Omani Islamic banks, observed Fitch, have smaller capital bases than their conventional peers, hindering their ability to participate in large government financing projects. Government and public enterprise projects represented only 4.6% of the financing mix of Islamic banks and windows at end-2020, compared with 15% for conventional banks.

“Under Oman’s Islamic Banking Regulatory Framework, any losses on ‘mudaraba’- and ‘musharaka’-based profit-sharing investment accounts (PSIAs) are borne by the account holders, although we have not seen cases of PSIAs bearing losses in practice. In future, PSIA losses will be covered by a Sharia’a compliant version of the Bank Deposits Insurance Scheme, currently under development” added the report.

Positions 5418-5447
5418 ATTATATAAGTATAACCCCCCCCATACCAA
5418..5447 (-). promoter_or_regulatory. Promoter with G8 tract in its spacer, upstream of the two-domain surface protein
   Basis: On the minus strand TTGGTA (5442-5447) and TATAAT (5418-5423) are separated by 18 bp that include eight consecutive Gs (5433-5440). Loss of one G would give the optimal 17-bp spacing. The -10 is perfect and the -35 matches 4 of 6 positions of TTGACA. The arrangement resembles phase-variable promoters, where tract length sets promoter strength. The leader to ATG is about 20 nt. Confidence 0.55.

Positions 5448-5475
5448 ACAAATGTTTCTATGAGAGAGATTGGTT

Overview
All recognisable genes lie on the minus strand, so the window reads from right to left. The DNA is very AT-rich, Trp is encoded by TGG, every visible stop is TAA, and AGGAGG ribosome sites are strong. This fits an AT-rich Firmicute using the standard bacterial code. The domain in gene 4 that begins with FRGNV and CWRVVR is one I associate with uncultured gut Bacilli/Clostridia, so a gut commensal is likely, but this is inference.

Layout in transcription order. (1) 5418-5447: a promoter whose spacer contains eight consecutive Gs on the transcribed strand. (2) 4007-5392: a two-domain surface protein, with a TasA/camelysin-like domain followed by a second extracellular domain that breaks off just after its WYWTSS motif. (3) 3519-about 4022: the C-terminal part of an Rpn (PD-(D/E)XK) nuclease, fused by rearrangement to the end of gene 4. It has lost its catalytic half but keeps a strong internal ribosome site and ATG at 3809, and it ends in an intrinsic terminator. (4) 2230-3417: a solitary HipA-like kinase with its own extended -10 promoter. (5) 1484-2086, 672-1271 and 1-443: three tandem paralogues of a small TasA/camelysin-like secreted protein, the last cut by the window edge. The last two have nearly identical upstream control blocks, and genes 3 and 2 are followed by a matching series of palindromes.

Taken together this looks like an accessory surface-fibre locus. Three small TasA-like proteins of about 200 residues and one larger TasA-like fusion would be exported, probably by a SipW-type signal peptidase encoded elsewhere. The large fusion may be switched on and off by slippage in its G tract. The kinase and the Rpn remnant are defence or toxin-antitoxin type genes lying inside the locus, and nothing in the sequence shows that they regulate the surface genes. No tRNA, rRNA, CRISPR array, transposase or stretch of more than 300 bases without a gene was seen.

Turkish Treasury Raises €365.548m Through FX Denominated Lease Certificate Issuance and Issues Further Gold-backed Sukuk Ijarah in May 2021

Ankara – The Debt Office of the Turkish Treasury and Finance Ministry raised €365.548 million through FX (EURO) Denominated Lease Certificate issuance (Sukuk Al Ijarah) through a direct sale auction on 26 May 2021. The auction was conducted by the Central Bank of Turkey via AS (Auction System under Central Bank Payment Systems). The issuance has a tenor of 1092 days maturing on 24 May 2024 and was priced at a fixed rental rate of 1.50% payable over a 6-month rental payment period.